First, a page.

MADDOW:  A lot of people, particularly people on the left, have interpreted that comment from Jeh Johnson as the Pentagon trying to get a posthumous endorsement from Dr. Martin Luther King, Jr. for America‘s currents wars in Iraq and Afghanistan. 

I personally do not think that Jeh Johnson was saying that.  But the fact that his comment was greeted that way, greeted furiously that way, shows you how the legacy of Dr. Martin Luther King, Jr. is still, in some ways, unresolved. 

The legacy of Dr. King, Jr. as an American giant for civil rights, but also one against poverty and for peace - these are still contested grounds in which Americans are really emotionally invested. 

Given all that, consider also that when we had the first federal holiday marking Martin Luther King, Jr.‘s birthday 25 years ago, that was the 25-year anniversary of the most famous speech about war and peace in America in the last 100 years. 

Today, the Martin Luther King, Jr. holiday is 25 years old.  Today, Dwight Eisenhower‘s farewell address to the nation, the famous military industrial complex, that speech today is 50 years old. 


DWIGHT EISENHOWER, FORMER UNITED STATES PRESIDENT:  Until the latest of our world conflicts, the United States had no armament industry.  American makers of plowshares could, with time and as required, make swords as well. 

But we can no longer risk emergency improvisation of national defense.  We have been compelled to create a permanent armament industry of vast proportions.  Added to this, 3.5 million men and women are directly engaged in the defense establishment. 

We annually spend on military security alone more than the net income of all United States corporations.  We recognize the imperative need for this development.  Yet, we must not fail comprehend its grave implications.  Our toil, resources and livelihood are all involved. 

So is the very structure of our society.  In the councils of government, we must guard against the acquisition of unwarranted influence, whether sought or unsought, by the military industrial complex.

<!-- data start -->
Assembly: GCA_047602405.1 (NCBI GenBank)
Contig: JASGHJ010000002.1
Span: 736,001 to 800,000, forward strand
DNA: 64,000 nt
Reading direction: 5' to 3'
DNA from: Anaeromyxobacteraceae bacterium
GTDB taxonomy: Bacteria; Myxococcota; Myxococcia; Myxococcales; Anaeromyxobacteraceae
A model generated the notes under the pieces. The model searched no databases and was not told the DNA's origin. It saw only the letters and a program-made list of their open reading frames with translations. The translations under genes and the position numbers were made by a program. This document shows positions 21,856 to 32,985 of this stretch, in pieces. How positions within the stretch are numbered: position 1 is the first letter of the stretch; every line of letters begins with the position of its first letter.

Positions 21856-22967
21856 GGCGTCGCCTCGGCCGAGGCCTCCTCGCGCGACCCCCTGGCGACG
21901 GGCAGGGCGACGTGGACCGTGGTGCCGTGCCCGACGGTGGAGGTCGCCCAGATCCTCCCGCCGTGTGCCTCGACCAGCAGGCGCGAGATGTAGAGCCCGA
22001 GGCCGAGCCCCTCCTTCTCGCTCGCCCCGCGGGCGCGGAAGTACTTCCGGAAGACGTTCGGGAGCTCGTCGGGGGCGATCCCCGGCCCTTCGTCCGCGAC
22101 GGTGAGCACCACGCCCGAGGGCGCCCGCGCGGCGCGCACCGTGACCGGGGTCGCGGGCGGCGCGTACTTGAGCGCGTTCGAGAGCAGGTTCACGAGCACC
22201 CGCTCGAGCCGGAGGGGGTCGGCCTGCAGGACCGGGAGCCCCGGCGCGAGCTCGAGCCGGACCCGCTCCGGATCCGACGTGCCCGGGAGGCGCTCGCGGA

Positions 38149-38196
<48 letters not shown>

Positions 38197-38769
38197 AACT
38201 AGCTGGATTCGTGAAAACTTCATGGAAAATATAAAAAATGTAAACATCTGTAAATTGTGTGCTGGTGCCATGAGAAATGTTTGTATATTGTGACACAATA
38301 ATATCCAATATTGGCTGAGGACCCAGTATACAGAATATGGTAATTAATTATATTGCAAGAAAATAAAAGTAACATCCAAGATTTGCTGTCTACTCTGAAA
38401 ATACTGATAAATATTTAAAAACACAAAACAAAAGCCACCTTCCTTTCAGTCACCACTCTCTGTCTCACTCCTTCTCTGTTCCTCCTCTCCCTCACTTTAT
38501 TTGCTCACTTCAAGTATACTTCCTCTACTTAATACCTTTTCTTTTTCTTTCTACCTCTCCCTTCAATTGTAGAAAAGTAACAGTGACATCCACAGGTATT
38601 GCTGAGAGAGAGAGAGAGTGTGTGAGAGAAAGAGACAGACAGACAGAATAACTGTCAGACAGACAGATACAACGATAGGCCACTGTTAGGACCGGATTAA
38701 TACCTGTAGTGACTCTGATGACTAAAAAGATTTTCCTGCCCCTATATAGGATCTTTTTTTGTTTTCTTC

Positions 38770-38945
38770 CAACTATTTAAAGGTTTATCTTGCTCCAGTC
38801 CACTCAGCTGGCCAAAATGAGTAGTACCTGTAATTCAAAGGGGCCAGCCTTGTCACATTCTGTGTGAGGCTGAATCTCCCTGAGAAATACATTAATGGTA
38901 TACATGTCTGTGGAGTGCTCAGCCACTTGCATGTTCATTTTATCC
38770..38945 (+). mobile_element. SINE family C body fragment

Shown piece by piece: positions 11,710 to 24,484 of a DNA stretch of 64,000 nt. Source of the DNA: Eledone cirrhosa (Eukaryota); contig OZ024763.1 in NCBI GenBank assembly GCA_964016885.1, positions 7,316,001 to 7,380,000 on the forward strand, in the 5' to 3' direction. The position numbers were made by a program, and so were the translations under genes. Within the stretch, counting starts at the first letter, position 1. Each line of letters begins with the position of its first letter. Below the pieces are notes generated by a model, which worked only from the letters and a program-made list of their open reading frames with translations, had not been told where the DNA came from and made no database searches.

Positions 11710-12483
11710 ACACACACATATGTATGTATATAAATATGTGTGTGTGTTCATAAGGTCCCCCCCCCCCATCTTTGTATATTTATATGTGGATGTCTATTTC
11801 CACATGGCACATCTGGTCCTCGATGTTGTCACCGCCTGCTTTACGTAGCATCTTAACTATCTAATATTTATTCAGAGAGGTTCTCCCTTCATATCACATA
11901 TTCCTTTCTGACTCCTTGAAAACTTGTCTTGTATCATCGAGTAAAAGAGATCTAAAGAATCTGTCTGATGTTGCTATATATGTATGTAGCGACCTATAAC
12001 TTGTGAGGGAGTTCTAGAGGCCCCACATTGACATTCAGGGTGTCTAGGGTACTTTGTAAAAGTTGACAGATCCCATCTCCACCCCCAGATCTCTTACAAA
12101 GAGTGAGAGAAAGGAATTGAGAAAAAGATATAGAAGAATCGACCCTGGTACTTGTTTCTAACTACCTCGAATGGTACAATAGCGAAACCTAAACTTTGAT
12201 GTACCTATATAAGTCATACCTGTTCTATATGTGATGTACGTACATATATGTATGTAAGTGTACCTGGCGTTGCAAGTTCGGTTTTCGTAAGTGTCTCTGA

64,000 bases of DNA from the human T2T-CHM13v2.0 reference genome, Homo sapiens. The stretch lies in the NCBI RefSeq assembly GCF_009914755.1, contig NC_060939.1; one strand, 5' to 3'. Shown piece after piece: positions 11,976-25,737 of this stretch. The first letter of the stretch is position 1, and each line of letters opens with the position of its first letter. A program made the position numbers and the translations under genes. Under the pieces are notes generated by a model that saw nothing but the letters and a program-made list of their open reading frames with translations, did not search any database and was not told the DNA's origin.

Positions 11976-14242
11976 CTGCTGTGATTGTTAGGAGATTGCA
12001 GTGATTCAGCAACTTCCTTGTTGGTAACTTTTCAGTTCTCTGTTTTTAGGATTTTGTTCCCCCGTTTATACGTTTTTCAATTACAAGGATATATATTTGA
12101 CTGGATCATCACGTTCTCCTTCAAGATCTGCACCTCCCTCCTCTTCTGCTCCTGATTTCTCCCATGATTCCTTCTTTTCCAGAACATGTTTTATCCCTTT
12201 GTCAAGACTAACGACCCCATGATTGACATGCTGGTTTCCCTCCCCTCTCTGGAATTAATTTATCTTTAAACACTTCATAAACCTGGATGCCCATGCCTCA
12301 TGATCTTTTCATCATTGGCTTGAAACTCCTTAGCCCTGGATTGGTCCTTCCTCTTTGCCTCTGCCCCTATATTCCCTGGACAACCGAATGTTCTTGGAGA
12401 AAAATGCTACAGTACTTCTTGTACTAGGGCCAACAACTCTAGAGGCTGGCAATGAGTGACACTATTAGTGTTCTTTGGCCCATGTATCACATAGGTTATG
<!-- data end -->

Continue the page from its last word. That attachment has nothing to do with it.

The potential for the disastrous rise of misplaced power exists and will persist.  We must never let the weight of this combination endanger our liberties or democratic processes. 


MADDOW:  Here‘s what‘s astonishing about that speech even today, 50 years after it was delivered.  As astonishing as it was the day it was given, there‘s Dwight Eisenhower, right, Supreme Commander of Allied Forces in World War II, a five-star army general who more Americans think of him as man in a military uniform than a man in a business suit, a man who took a nation from 1,000 nuclear bombs when he started as president to 18,000 nuclear bombs when he left as president. 

And here he was, talking about defense spending becoming its own engine.  Here‘s Dwight Eisenhower, Gen. Eisenhower, warning us that defense is taking over the lion‘s share of every American budget, leaving every other priority in this country, everything else we want to do in this country fighting over the scraps of what‘s left after defense gets what it wants. 

Ike said that in 1961.  One of the great unanswered questions of 2011 is whether or not the new supposed anti-spending zealotry in Washington this year means that defense will be cut, too or whether defense gets to keep growing indefinitely - indefinitely, inexorably because we‘re all still living in the world Ike described 50 years ago. 

Michael Isikoff, NBC‘s national investigative correspondent, has been looking into the new Congress and its approach to historically untouchable, uncuttable(ph) spending.  Mike, thanks very much for joining us.  What have you been finding? 

MICHAEL ISIKOFF, NBC NATIONAL INVESTIGATIVE CORRESPONDENT:  Well, Rachel, what I‘ve been finding is the military industrial complex that Dwight Eisenhower warned about is as awesome and as powerful as ever.

And we‘ve seen some pretty dramatic examples in just the last two weeks.  Secretary Gates announced that he wanted to cut some $78 billion from the Pentagon budget, unnecessary, unneeded programs.

And you would think in this current environment in which cutting discretionary spending has been identified across the board as the absolute number one priority in Washington, he would get a receptive hearing.